Meanwhile, Michael and Book have a big fight with Osyraa and her henchmen in the turbolifts (which don't have doors, or they're left open for some reason, and this all takes place in a MASSIVE wide open area of the ship, like we've seen in previous seasons. Which I guess would make a little more sense in this season, since we know from Enterprise, they have technology to make ships bigger on the inside than they are on the outside by this century... But this is still one of the dumbest visual things they've done in this series. It doesn't make any sense for the ship to have a massive city sized void with only turbolift tracks running through it. A starship would utilize all the space they possibly could in the ship. Not to mention, on the schematics of the ship they have on displays, which ironically enough, they even show on the turbolift's controls in this very scene, never shows a massive void in the ship like this. Why do these creators keep putting stuff like this in the show? It makes no sense). After moving their fight to the computer... I mean "data core" room (which is clearly the Starfleet HQ set redressed), Burnham shoots and kills Osyraa (an anti-climatic finish) while nearly drowning in a wall of programmable matter Osyraa pushed her into (you'd think the programmable matter would have some safety features to prevent somebody from being completely enveloped by it).
Burnham resets the computer (I didn't mention this for the previous episode but the Emerald Chain changed the computer to their own OS, which is why the Sphere Data downloaded itself into the Dot Droids... Even though they couldn't delete the Sphere Data and said they were just going to ignore it since it was disguising itself as an old movie. For some reason Burnham uses a 23rd century backup... Which doesn't make sense, their computer shouldn't even be compatible with the 23rd century software anymore, why don't they have 32nd century backups?) and beams the remaining Emerald Chain people off Discovery (save for the human scientist in a hover chair, which the computer apparently could somehow tell isn't with the Emerald Chain anymore) and restores life support. She then asks any crew that can hear her report to the bridge (I guess most of the crew died, because besides the bridge crew... not that many people are on the bridge). Tilly gives command to Burnham... for some reason.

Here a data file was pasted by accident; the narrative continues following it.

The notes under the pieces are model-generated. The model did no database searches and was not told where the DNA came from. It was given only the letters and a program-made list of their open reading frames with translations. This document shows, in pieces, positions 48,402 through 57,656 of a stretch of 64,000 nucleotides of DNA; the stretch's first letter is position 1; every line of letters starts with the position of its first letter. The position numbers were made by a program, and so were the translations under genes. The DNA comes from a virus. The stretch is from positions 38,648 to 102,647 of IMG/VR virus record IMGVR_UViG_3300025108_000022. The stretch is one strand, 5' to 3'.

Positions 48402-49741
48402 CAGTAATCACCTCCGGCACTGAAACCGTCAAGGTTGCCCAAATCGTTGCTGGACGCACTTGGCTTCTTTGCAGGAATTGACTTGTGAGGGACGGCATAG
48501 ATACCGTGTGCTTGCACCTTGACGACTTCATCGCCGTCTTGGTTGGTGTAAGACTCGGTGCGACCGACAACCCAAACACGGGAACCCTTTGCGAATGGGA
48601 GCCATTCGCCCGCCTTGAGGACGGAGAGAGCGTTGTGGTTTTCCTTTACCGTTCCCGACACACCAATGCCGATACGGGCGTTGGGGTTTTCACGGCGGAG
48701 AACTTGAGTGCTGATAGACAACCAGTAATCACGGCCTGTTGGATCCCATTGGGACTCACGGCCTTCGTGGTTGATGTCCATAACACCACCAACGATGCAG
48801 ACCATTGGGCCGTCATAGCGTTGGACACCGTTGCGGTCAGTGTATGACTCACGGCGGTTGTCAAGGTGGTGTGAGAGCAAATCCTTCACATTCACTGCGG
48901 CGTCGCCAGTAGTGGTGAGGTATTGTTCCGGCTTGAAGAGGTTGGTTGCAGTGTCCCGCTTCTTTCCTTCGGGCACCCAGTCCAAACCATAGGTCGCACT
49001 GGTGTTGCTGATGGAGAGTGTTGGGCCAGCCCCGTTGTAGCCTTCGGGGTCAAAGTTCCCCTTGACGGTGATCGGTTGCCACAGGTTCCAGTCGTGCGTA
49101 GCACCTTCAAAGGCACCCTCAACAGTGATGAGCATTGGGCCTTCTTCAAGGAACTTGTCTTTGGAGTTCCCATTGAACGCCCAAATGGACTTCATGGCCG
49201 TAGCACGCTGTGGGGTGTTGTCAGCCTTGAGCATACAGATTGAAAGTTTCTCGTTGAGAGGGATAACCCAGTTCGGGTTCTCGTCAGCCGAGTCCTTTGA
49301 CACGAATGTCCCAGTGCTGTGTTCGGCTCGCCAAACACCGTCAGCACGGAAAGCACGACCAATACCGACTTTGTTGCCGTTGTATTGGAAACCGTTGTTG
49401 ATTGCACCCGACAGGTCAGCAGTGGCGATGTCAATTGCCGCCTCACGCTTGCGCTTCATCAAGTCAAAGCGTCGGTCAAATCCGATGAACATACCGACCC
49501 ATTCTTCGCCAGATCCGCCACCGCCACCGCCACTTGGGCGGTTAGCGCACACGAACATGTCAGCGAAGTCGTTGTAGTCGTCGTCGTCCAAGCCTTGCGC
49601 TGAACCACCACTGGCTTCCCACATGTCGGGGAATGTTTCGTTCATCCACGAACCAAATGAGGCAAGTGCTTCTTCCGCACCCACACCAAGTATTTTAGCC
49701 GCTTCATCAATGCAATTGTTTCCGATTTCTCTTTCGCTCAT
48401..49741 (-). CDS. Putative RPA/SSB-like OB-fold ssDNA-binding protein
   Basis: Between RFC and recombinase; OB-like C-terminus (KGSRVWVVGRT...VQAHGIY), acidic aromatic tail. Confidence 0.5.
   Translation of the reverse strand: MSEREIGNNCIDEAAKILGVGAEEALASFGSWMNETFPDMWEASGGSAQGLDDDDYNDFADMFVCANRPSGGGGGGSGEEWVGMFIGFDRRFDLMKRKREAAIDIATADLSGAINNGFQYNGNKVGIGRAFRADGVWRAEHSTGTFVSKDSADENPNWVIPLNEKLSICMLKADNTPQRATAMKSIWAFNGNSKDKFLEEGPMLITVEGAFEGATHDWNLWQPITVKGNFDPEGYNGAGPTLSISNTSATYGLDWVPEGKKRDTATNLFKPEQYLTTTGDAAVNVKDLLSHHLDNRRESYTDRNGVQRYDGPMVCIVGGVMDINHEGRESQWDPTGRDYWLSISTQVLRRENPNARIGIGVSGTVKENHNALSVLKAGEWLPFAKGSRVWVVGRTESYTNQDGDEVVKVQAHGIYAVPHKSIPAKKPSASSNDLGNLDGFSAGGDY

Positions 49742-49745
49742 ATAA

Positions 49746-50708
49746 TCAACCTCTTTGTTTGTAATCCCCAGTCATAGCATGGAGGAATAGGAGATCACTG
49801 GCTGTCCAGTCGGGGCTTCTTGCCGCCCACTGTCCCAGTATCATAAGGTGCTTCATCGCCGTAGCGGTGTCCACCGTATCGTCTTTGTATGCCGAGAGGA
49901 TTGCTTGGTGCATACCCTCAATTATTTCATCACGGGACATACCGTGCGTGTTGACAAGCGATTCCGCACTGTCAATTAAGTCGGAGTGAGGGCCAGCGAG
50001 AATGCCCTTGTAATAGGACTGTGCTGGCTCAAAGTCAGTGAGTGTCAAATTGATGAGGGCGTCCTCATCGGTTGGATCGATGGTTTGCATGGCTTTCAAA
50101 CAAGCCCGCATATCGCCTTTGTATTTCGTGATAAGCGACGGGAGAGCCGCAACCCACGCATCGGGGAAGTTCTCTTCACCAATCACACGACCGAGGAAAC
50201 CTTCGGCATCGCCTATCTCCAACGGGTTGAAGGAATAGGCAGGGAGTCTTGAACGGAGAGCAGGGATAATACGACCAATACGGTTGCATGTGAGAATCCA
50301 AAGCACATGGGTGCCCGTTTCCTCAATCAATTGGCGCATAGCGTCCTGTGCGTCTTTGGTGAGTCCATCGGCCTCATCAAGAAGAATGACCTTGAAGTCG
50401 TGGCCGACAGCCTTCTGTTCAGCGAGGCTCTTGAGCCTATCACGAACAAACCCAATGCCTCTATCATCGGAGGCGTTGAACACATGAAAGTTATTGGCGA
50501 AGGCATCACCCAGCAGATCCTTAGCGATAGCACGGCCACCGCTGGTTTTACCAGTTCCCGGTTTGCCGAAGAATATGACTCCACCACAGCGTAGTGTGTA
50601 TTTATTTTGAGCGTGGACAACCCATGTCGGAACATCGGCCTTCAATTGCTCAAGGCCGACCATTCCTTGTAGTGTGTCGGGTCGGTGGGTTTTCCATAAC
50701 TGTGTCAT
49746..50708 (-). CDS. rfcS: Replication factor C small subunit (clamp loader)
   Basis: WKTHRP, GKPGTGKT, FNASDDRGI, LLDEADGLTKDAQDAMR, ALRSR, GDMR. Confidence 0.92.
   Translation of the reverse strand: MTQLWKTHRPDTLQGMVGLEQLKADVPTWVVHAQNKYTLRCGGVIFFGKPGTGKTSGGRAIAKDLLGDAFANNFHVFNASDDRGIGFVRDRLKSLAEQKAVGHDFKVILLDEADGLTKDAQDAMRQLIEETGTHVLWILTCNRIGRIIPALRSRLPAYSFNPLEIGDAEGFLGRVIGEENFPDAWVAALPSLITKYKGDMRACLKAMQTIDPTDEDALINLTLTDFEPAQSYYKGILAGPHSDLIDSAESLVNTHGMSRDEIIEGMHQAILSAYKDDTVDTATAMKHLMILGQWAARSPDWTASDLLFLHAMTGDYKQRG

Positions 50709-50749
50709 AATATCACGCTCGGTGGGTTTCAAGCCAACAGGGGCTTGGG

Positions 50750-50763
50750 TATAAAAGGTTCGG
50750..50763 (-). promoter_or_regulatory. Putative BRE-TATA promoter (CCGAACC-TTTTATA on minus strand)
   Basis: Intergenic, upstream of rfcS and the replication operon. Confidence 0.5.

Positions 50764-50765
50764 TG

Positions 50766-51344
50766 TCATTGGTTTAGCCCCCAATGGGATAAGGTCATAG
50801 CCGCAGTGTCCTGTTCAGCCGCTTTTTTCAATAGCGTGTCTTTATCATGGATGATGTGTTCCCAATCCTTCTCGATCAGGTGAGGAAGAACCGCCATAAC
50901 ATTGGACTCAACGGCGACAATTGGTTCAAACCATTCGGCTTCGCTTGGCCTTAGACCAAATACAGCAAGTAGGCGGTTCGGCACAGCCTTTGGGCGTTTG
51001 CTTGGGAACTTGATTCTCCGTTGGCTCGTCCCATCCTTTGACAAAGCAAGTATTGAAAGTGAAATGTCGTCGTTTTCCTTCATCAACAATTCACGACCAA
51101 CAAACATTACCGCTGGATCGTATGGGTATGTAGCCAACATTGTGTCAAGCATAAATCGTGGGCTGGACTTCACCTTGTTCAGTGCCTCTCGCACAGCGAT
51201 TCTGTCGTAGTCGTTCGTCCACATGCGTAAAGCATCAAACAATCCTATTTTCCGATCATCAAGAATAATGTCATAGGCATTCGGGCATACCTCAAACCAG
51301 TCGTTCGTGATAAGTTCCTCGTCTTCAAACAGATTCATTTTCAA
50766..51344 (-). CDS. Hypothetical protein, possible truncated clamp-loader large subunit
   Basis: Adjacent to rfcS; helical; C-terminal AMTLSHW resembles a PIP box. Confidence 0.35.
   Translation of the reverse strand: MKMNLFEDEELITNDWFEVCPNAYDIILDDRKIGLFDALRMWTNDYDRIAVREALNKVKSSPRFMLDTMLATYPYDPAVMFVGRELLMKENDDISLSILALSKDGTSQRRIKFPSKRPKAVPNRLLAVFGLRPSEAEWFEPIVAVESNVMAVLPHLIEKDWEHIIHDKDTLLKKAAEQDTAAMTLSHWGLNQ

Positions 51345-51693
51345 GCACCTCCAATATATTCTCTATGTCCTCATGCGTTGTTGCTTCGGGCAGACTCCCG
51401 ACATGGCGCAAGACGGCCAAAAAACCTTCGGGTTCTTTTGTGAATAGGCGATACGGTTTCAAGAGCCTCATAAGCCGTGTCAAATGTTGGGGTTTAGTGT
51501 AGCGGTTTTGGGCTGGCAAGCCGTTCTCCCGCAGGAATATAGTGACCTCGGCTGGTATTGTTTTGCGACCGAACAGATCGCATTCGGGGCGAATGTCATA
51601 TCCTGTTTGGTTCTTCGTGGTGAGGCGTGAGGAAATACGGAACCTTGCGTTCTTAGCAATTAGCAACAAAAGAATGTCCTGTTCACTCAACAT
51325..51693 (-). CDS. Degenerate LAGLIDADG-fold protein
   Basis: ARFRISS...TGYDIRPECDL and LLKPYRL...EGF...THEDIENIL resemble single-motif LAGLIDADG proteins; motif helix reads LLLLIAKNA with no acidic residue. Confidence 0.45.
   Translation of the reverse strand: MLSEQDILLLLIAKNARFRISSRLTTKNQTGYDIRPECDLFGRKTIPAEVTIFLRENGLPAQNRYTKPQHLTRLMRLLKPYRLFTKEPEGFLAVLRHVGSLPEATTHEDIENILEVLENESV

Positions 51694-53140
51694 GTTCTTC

To escape from inside the Emerald Chain ship, she comes up with the brilliant plan to eject and detonate the warp core... and use the spore drive to jump out with Book as the pilot (why would she suddenly believe he'd have the ability to pilot the spore drive? He doesn't have space tardigrade DNA, which has been established to be required for it. They come up with this theory his empathic abilities with animals will allow him to connect with the spores out of nowhere... Which they're betting their lives on before they even test this theory. Spores are also not animals... they are a reproductive cell from fungi, how can he "connect" with them? I don't recall them explaining that's how it works for Staments... Not that how the Spore Drive works makes any sense anyway. And why detonate the warp core? With Osyraa dead, shouldn't they give the Emerald Chain the chance to surrender and release Discovery before they murder the entire crew? They just assume they wont release Discovery at this point). It works (inexplicably, albeit the writers try to mislead the audience by having the ship jump at the last possible second as the warp core explodes. The warp core I also want to point out bounces and sparks along the ejection tube... I'd hate to think that's a normal ejection, seems like it could cause the core to breach. And even the way the Emerald Chain ship is destroyed doesn't look right. The hull visibly expands, then contracts a bit like the ship is collapsing in on itself... which wouldn't happen in a vacuum, and then it explodes, like it withstood the detonation of the warp core before a secondary explosion destroyed it), and the crew goes to save the others left behind in the nebula.